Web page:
Belief is probably one of the most powerful human emotions. Cards on the table, I think it’s absolutely critical to the success of any business. We know that every entrepreneur or business leader across the world needs high levels of resilience, persistence, and drive, but at the heart of all of those characteristics is a belief that what they are doing is worthwhile.
But, while every business owner starts out with a huge amount of belief, as time goes on, maybe you didn’t have the instant success you expected, maybe you see competitors doing really well, either way it’s not working for you, you’re worn down and that belief has gone.
But if you don’t have belief in your business, who else will?
Beware the Imposter Syndrome
Imposter syndrome affects a huge amount of business owners. Typically, it’s characterised either by a loss of belief in one’s ability or a belief that we don’t deserve the success they’ve had, or a belief that their success isn’t sustainable.
An antidote to impostor syndrome is to get absolute clarity on the role you play for a business and what a successful outcome looks like for you and then using your emotions, your energy and your time to deliver that outcome. If you didn’t have high levels of belief at the start, you’ll get them because as you start to deliver it takes the focus off you and on to your desired outcome.
Next, take a look at your products and services. Are they good, are they great? How can you make them better? Focus on serving and if you believe you have something worth buying, you develop a confidence in your product and that is a position you can sell from.
Don’t catch ‘comparisonitis’
While everyone is comparing themselves to someone else, it breeds something we call ‘comparisonitis’. When you see how well someone else operates you might feel that, in comparison, you will never be as good as them. Social Media does a lot to portray a very positive side of any business and fuels this potentially crippling mindset. Maybe someone is boasting an amazing week; they’ve won five new clients this week and you haven’t. Or they are posting some great profits or a day out with staff. Remember, everyone has ups and downs and maybe about 75% of the stuff posted is a true reflection of reality.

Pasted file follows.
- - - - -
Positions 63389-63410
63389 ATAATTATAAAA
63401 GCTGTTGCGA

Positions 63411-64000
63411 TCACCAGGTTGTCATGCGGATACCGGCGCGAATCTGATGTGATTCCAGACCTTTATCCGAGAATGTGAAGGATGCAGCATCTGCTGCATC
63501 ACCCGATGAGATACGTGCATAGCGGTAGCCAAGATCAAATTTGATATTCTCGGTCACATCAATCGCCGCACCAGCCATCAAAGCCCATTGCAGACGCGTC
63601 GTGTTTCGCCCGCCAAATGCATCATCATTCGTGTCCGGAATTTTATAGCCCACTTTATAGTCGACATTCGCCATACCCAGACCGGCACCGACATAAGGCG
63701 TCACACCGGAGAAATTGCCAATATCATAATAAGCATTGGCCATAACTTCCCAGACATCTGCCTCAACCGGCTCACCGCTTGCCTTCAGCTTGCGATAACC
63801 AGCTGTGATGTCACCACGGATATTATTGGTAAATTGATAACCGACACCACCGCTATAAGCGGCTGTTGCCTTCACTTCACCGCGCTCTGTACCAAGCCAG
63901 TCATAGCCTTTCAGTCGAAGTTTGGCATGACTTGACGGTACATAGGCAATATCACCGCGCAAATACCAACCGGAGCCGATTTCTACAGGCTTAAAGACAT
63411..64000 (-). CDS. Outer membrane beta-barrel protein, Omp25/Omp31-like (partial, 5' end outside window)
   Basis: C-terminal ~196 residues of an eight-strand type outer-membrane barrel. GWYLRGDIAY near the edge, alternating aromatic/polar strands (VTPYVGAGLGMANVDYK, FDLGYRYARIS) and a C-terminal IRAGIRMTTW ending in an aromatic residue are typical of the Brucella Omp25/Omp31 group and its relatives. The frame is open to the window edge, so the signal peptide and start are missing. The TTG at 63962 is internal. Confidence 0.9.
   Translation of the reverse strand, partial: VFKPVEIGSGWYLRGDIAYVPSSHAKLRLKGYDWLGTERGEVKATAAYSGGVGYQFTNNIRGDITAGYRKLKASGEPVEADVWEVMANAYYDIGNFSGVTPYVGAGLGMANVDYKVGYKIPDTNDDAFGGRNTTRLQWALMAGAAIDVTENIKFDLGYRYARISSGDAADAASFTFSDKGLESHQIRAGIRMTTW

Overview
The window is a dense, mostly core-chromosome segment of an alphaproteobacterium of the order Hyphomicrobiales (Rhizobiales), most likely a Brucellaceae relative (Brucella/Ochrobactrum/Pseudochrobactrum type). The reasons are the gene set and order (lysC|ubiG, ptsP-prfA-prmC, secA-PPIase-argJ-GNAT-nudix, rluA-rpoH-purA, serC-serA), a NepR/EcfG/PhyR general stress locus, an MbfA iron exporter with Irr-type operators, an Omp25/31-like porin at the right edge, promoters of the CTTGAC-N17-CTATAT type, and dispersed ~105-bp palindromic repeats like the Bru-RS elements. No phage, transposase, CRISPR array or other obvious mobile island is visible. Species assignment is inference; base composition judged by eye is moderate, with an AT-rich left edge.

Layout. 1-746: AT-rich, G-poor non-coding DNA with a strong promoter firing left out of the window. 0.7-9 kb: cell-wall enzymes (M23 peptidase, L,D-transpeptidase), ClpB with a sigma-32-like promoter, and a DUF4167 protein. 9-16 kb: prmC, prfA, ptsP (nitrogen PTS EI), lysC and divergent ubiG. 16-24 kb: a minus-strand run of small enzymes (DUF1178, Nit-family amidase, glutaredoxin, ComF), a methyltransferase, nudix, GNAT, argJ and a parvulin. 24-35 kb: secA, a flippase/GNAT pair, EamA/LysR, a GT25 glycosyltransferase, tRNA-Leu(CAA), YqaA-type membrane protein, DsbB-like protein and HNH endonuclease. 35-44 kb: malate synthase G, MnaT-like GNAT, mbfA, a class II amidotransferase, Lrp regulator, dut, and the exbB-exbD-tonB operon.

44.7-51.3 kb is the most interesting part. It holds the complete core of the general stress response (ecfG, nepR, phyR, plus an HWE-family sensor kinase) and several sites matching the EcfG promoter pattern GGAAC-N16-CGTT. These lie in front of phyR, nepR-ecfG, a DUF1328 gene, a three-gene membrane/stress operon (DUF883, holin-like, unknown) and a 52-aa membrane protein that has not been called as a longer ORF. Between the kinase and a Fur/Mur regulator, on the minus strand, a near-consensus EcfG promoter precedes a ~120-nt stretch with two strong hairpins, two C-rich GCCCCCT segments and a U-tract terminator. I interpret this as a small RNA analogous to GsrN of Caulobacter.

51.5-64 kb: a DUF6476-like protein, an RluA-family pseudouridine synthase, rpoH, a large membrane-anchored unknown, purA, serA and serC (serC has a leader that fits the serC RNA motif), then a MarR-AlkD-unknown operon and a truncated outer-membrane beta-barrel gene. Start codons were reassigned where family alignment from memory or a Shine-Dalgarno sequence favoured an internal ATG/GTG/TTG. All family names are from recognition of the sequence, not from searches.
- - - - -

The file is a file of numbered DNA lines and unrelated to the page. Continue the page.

Use more positive language
A lot of the language used in coaching conversations around imposter syndrome; around limiting beliefs, what’s holding people back and why they feel their business just isn’t good enough is typically very negative. It puts a lot of focus and energy into what’s wrong in order that business owners see that the reality is actually far more positive.
But if you are more positive from the start, you will have far more productive conversations. The next time you meet a prospective client, surely you going to have a better chance of securing a contract if you genuinely believe that your products and services are world-class or at least very good, versus not really being sure, but you really need the money and so you really need this deal.
If you have genuinely spent the time thinking about your products and services and believe that they’re really good, but certainly they are good enough for what your clients and prospective clients are looking for, then that puts you in a really powerful place. If you’re trying to sell effectively, you have to have that utmost confidence that what you’re doing is serving a purpose. Either you are fixing a problem or you are creating some value, but either way your customers have got to see that passion in you. It’s a big advantage a small business owner has over Tesco’s or other large businesses in the same space.